• Based on incomplete patient records and insufficient follow up. It distresses us to see academic publications² and other claims regarding our bodily experience that imply a level of follow-up that has simply not occurred. When a surgical center does no routine follow-up on initial surgeries, the cohort of patients on whom they have sufficient longitudinal data to report has an enormous selection bias. Many of us have had our concerns and symptoms dismissed by our initial surgical teams, or do not have the means to return to our initial surgeons and have had post-operative management and revision surgeries elsewhere. Our initial surgeons have no record of these outcomes.
    • Not inclusive of conditions experienced by patients as complications, such as fistulas, strictures, and tissue necrosis that significantly delayed healing but not requiring surgical correction.
  3. Providing insufficient aftercare including but not limited to:
    • Minimizing the severity of symptoms experienced by post-op patients, advising them to delay seeking treatment, escalating the severity of the complication(s)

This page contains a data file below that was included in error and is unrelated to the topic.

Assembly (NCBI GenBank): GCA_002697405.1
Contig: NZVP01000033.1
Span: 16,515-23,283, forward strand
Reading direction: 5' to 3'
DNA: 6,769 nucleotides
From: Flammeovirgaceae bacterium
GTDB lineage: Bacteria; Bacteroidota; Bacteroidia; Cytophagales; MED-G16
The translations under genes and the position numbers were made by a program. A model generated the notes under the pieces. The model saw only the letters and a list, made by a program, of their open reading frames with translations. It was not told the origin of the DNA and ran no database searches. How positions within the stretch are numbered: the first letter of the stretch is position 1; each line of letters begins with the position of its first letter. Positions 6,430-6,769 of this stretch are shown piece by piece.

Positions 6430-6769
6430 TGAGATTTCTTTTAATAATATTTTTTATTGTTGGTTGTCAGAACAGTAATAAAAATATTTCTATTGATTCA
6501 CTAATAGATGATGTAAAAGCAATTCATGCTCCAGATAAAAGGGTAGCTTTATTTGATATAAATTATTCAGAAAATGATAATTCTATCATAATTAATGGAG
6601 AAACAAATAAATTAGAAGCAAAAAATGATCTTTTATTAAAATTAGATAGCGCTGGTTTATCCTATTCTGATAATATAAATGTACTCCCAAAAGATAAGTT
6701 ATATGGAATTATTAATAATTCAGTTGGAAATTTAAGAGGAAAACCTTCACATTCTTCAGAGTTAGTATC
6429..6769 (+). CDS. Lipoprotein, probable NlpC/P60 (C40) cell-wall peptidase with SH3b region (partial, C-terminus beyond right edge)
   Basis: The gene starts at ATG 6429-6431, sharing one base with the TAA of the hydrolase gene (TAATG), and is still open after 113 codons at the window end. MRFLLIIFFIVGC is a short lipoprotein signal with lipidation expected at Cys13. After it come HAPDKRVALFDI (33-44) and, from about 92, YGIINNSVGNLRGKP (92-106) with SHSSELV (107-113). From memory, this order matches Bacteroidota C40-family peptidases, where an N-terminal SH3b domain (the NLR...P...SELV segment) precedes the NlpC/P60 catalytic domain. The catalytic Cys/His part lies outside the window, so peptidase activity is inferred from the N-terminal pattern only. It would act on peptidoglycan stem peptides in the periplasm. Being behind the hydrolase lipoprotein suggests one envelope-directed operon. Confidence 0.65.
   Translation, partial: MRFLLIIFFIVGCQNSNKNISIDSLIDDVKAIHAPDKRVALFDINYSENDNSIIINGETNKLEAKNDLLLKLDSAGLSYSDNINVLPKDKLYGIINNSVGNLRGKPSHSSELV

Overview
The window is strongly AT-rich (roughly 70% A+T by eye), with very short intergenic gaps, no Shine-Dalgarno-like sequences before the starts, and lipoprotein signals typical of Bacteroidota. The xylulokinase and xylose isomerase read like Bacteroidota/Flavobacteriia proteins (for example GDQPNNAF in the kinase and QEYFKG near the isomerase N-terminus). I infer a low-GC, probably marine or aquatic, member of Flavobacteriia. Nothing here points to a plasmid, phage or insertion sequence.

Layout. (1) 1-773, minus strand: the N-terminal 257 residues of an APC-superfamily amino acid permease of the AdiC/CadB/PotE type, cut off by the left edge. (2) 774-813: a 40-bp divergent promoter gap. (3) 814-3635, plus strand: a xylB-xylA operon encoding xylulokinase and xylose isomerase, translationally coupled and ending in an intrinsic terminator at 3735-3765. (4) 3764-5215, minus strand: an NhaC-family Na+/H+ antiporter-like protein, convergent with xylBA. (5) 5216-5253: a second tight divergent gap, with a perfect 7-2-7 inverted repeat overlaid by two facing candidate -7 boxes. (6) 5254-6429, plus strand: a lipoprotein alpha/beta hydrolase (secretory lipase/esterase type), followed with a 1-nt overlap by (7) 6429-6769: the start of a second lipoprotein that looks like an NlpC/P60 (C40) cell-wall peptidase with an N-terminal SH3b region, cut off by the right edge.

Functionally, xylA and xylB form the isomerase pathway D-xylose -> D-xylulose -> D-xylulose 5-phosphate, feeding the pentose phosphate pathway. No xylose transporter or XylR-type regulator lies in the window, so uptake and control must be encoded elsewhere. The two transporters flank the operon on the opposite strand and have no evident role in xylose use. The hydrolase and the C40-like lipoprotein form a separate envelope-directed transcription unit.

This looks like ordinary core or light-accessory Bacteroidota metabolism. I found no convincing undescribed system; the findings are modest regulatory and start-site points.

• Directing patients to return home without provisions for continuity of care, leaving us ill-equipped to address time-sensitive complications. In some cases, surgeons are actively dissuading patients from establishing care with local specialists, directing that all complications should be handled through telemedicine with the initial surgical team and emergency department presentation.
  4. Providing patients with inaccurate medical information both within and outside their practice, including:
    • Board-certified plastic surgeons claiming to be unaware that nerve coaptation exists and/or is effective in trans male bottom surgery, despite the 35 year history of this technique³ and documentation of its efficacy in providing sensation.
    • Claiming that all hair follicles can be treated in one electrocautery session intra-operatively
  5. Offering experimental procedures without:
    • Counseling patients as to the experimental nature of the procedures
    • Following the outcomes of these procedures to the degree that would be necessary to meet the burdens of informed consent for subsequent patients

We are writing as patients who are largely based in the United States and English speaking countries in the Global North, but our concerns are not unique to our context, and we write in solidarity with people seeking all transgender, transsexual, and gender non-binary (TGNB) surgical care internationally. Patients who belong to multiple medically-underserved populations are disproportionately affected by these negligent and exploitative practices.